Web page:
Facilitated Communication, Worth Trying

| by Val

I'm So Glad You Found Me in Here, by Matt & Nancy Hobson, is a wonderful autobiography about using facilitated communication in order to provide a form of communication to one boy. In his case, facilitated communication was just what the doctor ordered.

One would either have to surmise that the method has worked for Matt, or they would have to come to the conclusion that Matt and differing facilitators have thus far bamboozled every teacher, and school that he has attended - including the college that he currently attends. Matt himself, describes the frustrations with regard to facilitators who didn't let him type and were doing the typing for him. He indicates that he would sometimes type wrong answers in order to make sure that the facilitators would not intervene and do his typing for him. There are many examples of how Matt tried to assure integrity in his facilitated communication endeavors.

Matt, along with his mother Nancy, collaborate with separate entries on his lifetime experience so far. Matt tries to convey issues with regard to how his motor movement fails him, even as he hopes to some day fade dependence from his facilitators. He writes about how some individuals who utilize facilitated communication, can fade from having strong dependence on a facilitator - needing only a soft touch on the shoulder. I find this fascinating and would love to know more about the reasons, with regard to being able to fade the physical prompts - to that of a simple touch.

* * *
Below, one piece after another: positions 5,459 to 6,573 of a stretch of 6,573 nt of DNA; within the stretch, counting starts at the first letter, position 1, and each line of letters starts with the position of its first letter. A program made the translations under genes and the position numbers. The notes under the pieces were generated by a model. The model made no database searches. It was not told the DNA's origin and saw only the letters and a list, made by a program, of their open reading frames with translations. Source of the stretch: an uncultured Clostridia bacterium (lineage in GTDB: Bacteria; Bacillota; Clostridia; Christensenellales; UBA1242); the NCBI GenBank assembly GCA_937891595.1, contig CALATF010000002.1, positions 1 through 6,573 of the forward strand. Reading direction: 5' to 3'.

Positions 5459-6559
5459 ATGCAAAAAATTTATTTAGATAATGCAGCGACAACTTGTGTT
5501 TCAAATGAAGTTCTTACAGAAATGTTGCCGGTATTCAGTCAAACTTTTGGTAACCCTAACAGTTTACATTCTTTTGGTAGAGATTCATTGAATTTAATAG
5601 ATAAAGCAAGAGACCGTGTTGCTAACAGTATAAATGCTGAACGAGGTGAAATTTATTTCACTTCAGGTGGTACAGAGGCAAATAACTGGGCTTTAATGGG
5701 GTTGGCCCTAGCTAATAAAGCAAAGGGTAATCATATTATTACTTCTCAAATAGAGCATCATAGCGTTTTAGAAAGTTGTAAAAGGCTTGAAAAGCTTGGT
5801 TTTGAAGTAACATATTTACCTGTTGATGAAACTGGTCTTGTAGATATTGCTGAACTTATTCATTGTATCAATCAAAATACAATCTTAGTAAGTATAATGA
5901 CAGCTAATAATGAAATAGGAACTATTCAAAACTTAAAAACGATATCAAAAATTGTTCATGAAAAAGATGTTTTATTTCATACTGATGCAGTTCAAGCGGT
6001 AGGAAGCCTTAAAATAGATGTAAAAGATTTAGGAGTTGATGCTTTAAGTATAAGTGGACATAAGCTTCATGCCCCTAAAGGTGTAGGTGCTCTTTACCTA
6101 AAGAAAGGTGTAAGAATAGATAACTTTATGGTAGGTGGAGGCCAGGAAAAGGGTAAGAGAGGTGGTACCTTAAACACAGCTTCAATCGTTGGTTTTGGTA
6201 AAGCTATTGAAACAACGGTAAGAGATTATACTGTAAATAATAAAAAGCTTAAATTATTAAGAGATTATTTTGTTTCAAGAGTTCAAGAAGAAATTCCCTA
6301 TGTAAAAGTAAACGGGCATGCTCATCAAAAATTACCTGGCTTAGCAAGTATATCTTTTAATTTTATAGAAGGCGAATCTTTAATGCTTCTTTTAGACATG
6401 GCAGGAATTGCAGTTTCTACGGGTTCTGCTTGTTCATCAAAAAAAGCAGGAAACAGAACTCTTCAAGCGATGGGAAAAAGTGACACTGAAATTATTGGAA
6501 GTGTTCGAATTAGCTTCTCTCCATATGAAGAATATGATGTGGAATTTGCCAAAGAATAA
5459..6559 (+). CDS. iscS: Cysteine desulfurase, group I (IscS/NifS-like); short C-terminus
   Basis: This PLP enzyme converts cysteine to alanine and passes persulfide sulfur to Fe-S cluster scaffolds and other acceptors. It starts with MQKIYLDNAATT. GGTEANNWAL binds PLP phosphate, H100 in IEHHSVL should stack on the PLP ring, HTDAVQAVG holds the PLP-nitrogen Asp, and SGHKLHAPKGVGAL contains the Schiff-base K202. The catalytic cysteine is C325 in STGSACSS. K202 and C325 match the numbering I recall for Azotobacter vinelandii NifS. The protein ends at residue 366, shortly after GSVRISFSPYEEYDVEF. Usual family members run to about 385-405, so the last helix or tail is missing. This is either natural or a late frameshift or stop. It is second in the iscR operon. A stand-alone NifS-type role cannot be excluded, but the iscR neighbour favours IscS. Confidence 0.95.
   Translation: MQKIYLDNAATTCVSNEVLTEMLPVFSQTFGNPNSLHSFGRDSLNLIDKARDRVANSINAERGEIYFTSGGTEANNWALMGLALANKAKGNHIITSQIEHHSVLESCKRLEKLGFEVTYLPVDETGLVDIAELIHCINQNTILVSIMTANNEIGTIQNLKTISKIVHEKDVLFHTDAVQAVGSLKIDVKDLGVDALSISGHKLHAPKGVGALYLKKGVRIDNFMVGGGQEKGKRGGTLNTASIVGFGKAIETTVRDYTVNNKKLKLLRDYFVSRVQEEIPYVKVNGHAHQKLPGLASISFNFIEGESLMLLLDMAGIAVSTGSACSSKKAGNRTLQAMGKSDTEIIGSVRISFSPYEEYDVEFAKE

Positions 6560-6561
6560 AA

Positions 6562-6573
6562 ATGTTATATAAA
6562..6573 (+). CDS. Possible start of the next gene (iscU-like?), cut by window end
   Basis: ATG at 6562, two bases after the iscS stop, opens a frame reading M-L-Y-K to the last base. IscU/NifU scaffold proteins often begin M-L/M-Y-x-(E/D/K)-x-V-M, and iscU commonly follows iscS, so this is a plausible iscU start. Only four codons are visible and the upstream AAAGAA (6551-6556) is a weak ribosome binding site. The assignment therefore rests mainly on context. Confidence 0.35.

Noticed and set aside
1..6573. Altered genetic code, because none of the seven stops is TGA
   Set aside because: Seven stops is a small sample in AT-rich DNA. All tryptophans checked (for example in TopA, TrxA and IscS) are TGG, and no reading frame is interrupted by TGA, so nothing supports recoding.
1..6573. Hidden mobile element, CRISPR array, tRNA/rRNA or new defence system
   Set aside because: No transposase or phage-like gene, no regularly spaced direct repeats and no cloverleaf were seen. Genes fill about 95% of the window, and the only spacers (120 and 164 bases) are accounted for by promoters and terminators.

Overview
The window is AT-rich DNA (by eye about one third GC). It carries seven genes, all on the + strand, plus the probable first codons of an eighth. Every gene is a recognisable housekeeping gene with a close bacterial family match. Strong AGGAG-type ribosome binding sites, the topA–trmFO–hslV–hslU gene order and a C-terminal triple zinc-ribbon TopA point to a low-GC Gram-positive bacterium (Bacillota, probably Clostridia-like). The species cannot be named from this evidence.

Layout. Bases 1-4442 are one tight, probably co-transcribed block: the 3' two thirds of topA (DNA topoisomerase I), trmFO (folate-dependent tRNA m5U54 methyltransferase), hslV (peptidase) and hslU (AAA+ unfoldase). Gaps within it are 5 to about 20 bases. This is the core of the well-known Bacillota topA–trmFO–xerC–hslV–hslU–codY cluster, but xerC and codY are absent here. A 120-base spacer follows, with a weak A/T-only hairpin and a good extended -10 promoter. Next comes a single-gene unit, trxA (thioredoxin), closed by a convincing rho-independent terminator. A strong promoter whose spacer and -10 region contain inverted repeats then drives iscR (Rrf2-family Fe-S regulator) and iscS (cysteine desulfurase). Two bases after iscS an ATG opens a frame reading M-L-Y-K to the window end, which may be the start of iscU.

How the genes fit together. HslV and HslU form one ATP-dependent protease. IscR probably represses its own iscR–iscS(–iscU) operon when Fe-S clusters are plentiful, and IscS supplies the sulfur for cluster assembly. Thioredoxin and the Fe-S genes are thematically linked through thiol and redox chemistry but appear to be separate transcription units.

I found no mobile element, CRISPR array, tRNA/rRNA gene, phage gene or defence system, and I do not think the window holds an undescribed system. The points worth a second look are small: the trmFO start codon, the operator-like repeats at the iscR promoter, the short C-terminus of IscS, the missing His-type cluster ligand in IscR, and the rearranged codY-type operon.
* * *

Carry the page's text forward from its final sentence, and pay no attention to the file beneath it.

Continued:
Matt shares a wish to enjoy some validation, even as he knows that facilitated communication is looked down upon by quite a few professionals. I encountered a little bit of a smack down while celebrating Matt's success in previous writings (Pseudoscience, Matt Hobson's Success). I was finally availed to a copy of Matt's book this last weekend - and need to set the record straight. Matt is not yet typing with complete independence, as much as he wishes to do so.

Facilitated communication gives Matt a mode of communication. Matt's hope is that families that have the need, might explore facilitated communication as one option worth trying. He understands and points out the set backs with regard to facilitators who falsely apply the method, and his story illustrates the great difficulty in discerning if and when the method is actually providing true communication. In reading about the differing experiences with the many facilitators that Matt had, I am not surprised that studies have proven many facilitators to be applying the method falsely - thereby rendering what hoped to be a communicative-liberating experience to false liberation. This doesn't change the profound affect facilitated communication has had for Matt.